Wednesday, November 10, 2010
With so much happening in the world of social media, I thought now would be a good time to hear from industry leaders and better understand how they are managing social media withing their businesses and more importantly how they are using it to connect with prospects and customers alike.
With most events like BlogWell, your experience is colored by the sessions you attend. Although some were a bit underwhelming, others definitely left and impression on me. I always say that if you can leave an industry conference with just one practical idea that you implement, it more than pays for itself. And that was certainly the case with a particular session that I sat in on.
In listening to the team from Scholastic, which boasts over 145,000 Facebook Fans (OK, I'm old school. I should say "Likes"), I learned that by integrating multiple forms of promotion you can build and engaged following. Scholastic used print, email, and sweepstakes to create large spikes in following an have taken things to the next level with their own social network, YouAreWhatYouRead.com.
It's through a well articulated strategy, marketing teamwork, and a strong editorial team that Scholastic has truly found a way to effectively leverage the power of social media.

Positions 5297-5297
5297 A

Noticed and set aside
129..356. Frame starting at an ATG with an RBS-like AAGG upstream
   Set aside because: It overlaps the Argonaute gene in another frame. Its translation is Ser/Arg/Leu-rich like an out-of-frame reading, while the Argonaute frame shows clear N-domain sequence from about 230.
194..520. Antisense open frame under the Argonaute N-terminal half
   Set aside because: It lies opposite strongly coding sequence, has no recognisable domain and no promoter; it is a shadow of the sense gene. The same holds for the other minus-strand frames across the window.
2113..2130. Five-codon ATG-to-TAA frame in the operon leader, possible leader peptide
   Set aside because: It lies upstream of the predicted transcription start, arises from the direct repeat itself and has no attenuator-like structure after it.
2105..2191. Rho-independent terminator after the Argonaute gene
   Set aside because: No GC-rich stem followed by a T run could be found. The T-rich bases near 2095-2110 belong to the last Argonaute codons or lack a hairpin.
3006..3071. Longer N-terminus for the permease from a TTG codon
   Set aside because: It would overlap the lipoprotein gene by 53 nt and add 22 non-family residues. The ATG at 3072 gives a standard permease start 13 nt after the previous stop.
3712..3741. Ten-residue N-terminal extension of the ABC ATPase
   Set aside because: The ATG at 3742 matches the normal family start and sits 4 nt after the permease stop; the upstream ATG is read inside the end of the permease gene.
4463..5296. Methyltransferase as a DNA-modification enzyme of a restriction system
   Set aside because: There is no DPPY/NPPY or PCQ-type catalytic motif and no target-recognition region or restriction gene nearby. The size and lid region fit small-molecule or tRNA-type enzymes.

The other highlight of the conference was the Social Media Ethics Briefing: Staying Out of Trouble by Andy Sernovitz, @sernovitz CEO, Social Media Business Council. Although I thought this was going to be another dry, uninteresting diatribe on "doing the right thing," Andy took the time to really bring the reality of ethics to social media and letting the blogger in the room know that we have the opportunity to set the example for others. This was powerful and effective when considering that there were some very influential people in the room.
The last part of the conference that I found so impressive was the use of social media at the show. I sat in the breakouts with my TweetDeck open and couldn't believe the frequency and quality of the Tweets! Truly amazing. But then again, what would you expect at a social media conference?
This was the 11th BlogWell and I'm sure there will be many more in the months and years ahead. From my perspective the conference was valuable. My only recommendation is to really find some very dynamic speakers for the breakouts that are a bit more engaging. Although some of the content was beneficial, delivery is EVERYTHING!
To check out the Tweets from the event, search for #BlogWell on Twitter.